In 18 months, with a handful of infectious singles and mesmerising music videos, Mount Druitt collective OneFour have earmarked themselves as some of Australia’s most innovative and compelling artists. Their debut EP, ‘Against All Odds’, further cements this status; its release represents the culmination of a journey experienced under the scrutiny of the public eye. Here, the collective take their odyssey and distil it perfectly – while leaving room for surprises.
From the opening seconds of ‘Against All Odds’, OneFour situate the listener directly within the group’s current lived reality: Celly, who is serving time behind bars, lays down rhymes about what he misses in the outside world while professing his love and loyalty for OneFour: “I ain’t giving out names like guess who / Cuz it’s back to back with my brothers / we done stashed the cash with these others”.
The very next track, ‘Home And Away’ was the first single from the EP and is only one of two songs that closely resembles OneFour’s previous work. The other, ‘Better’, features UK drill artist Dutchavelli at his peak: His head-turning feature takes no prisoners, helping boost the project further and giving it a necessary edge.
Across the remainder of the EP, OneFour showcase their versatility. ‘Against All Odds’ offers more melodicism, with elements of R&B, Afroswing and pared-back boom-bap hip-hop weaved in. Produced by longtime collaborators Willstah and i.amsolo, the EP is an artful showcase of how OneFour can’t be pigeonholed into just drill – they’re capable of so much more than that.
The collective make space for universal themes of heartbreak, relationship, love and loss on tracks like ‘Heartless’ and ‘Leaving’ – all the while maintaining a scepticism of newfound fame. As Spenny raps on ‘Leaving’: “Money is changing everything around me / But it’s not changing me or my ways / I could never switch up on my people / never been one to switch out of my lane.”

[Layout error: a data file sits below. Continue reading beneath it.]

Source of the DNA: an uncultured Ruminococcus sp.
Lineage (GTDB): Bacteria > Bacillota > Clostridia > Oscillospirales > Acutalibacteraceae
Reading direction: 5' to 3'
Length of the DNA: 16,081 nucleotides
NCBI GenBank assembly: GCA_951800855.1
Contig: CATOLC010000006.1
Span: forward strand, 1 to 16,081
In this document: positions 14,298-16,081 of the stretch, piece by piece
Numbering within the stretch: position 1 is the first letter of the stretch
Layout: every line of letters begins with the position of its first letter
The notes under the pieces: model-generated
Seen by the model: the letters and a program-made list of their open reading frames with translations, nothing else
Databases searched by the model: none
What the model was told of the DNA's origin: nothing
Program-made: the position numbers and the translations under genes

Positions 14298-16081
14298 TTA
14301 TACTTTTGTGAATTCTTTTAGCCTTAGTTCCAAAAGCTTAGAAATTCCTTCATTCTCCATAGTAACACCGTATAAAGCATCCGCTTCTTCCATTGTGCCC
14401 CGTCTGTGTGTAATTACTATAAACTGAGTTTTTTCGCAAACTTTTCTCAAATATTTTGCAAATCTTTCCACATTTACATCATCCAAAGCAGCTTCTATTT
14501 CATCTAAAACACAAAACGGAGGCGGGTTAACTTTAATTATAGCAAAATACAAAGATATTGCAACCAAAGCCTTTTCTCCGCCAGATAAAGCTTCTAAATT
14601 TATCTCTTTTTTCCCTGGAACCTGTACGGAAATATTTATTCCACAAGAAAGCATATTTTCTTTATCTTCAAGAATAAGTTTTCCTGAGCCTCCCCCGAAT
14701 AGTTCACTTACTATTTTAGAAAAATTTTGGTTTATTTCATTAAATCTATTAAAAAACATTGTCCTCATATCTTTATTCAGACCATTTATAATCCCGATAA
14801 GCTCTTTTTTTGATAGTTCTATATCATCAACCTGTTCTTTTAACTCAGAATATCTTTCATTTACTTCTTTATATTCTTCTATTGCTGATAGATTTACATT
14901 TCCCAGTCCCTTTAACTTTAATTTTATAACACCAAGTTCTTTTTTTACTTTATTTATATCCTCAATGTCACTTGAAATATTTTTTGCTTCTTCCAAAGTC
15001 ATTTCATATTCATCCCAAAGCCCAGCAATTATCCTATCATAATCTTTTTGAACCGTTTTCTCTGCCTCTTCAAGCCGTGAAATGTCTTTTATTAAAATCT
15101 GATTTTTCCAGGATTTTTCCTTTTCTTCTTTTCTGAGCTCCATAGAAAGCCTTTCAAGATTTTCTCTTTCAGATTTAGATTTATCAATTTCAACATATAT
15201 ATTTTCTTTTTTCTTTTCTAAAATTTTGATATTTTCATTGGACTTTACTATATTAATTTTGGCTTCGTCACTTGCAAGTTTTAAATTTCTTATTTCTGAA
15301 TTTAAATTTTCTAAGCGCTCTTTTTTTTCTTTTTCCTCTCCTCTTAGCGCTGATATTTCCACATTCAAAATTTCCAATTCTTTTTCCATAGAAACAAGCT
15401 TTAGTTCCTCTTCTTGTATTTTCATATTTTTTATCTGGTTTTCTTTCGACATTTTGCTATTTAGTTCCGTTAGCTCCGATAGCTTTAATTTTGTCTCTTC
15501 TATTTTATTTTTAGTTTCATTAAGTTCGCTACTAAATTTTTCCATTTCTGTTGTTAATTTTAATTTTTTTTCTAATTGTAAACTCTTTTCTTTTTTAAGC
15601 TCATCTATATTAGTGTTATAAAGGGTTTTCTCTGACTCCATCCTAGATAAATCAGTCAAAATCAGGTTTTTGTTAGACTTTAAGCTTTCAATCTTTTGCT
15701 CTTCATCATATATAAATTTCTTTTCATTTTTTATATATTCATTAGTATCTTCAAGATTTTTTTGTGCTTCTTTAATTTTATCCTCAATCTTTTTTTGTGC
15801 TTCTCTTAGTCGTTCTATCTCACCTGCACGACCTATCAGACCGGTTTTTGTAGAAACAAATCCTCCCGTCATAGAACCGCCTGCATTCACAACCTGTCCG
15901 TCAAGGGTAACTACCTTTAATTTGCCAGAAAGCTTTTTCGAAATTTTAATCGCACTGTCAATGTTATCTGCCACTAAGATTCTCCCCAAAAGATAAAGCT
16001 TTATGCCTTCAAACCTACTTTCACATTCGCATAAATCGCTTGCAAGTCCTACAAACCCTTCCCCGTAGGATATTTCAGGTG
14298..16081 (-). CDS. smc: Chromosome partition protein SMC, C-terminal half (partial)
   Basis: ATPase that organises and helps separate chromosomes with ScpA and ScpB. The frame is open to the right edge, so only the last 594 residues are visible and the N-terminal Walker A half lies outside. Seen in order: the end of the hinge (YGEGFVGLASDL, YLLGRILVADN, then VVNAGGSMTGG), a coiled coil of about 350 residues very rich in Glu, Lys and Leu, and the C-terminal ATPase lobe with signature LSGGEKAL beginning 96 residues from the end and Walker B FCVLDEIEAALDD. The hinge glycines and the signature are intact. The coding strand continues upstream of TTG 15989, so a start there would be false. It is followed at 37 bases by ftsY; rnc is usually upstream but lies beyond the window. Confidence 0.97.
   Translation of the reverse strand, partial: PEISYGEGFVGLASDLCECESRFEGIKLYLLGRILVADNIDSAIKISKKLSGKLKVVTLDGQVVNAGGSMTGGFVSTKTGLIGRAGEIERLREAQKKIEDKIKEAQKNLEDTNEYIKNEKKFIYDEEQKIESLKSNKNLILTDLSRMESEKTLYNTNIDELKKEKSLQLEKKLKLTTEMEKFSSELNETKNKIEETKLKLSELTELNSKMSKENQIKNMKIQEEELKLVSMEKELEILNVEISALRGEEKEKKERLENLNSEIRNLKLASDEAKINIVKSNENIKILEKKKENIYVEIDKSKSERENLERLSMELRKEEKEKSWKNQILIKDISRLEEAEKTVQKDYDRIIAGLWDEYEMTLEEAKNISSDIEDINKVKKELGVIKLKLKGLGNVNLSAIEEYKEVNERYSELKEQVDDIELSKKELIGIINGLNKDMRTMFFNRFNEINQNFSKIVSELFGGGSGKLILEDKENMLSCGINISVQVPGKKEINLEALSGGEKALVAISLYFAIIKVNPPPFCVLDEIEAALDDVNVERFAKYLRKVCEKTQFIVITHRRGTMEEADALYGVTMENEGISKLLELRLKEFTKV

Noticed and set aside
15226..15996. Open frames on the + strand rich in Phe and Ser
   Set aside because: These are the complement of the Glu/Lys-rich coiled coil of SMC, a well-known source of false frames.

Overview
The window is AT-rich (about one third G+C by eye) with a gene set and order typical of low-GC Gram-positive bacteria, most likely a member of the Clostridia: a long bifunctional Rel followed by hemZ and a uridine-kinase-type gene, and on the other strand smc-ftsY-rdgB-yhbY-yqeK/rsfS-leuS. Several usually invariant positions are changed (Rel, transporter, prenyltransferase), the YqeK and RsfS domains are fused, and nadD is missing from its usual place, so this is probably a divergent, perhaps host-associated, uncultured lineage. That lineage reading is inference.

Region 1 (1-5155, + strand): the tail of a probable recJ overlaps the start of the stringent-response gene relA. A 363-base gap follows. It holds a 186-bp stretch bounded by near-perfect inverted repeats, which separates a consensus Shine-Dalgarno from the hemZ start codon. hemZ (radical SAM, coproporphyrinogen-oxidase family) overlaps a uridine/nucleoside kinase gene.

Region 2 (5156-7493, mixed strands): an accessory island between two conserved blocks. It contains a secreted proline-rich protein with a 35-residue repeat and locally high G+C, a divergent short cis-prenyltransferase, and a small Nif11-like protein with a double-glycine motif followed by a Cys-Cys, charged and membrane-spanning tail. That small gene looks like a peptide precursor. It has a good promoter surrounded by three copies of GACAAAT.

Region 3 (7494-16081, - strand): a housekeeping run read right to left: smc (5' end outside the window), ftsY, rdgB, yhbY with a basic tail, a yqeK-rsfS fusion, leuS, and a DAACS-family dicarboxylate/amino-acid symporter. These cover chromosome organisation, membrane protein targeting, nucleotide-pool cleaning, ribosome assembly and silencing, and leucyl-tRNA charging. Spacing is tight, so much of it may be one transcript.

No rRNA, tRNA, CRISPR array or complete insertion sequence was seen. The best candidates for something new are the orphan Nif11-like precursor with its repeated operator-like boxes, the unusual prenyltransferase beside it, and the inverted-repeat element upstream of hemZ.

OneFour know that, to some extent, all they have is each other, as they continue to fight pernicious narratives of violence and police accusations of criminal gang affiliation. That fierce bond is just one of the strengths of ‘Against All Odds’.
Over the course of the EP, OneFour paint stark scenes of their surroundings and upbringings. On ‘Home and Away’, when J Emz speaks about his experience in his prison, the fear that every day may be his last, it doesn’t come across as braggadocio rap, but authenticity with an air of caution about them: “Lad, don’t say too much on the phone / ’Cause I don’t want these feds knowin’ my name,” he reminds us.
What ‘Against All Odds’ also does – with a singular sharpness – is paint an honest portrait of Sydney that undercuts the shiny, dominant one of pristine beaches and blue oceans. OneFour rap about prison time and street violence; interludes of members Celly, Lekks and YP spitting bars from behind bars cut to the core. Sydney’s image isn’t so much tarnished as it is given a nuanced portrayal.
The closing track ‘My City’ epitomises this, with fellow Sydney rapper The Kid LAROI supplying an infectious chorus that contrasts the hard-hitting verses laid down by J Emz and Spenny. LAROI’s appearance, like Duchavelli’s a track before, gives the EP an invigorating shot-in-the-arm.
The anthemic playfulness of the chorus also allows J Emz, in the EP’s most pop-leaning track, to deliver the project’s strongest, most visceral lines: “Now they blamin’ ONEFOUR for all of the drillings / They blamin’ us for what happens in Sydney / They blamin’ us for what happens in Melbourne / They blamin’ us for what happens in Brissy.” Instead of understanding and addressing the root causes of youth violence – such as historical poverty, disproportionately high incarceration rates and domestic instability – it is easier to blame the music that rises like steam out of those conditions, and the musicians who make it.
Three of OneFour’s members are currently serving time, and it was up to J Emz and Spenny to carry the weight of the project – which they do with aplomb by straying from the cold intensity of their usual sound. Their verses are fresh and imaginative, addressing long-standing questions of police scrutiny and whether they’re a threat to society (they’re not). Appearances by Dutchavelli and The Kid LAROI help give them vigour by spurring them on with new energy.
At a tight nine tracks, ‘Against All Odds’ is a potent reminder of OneFour’s boundless talent. OneFour’s art is a reflection of their reality, and as long as they keep making music and delivering on their massive talent, it’s safe to say that further success will follow.
- Release date: November 13
- Record label: Independent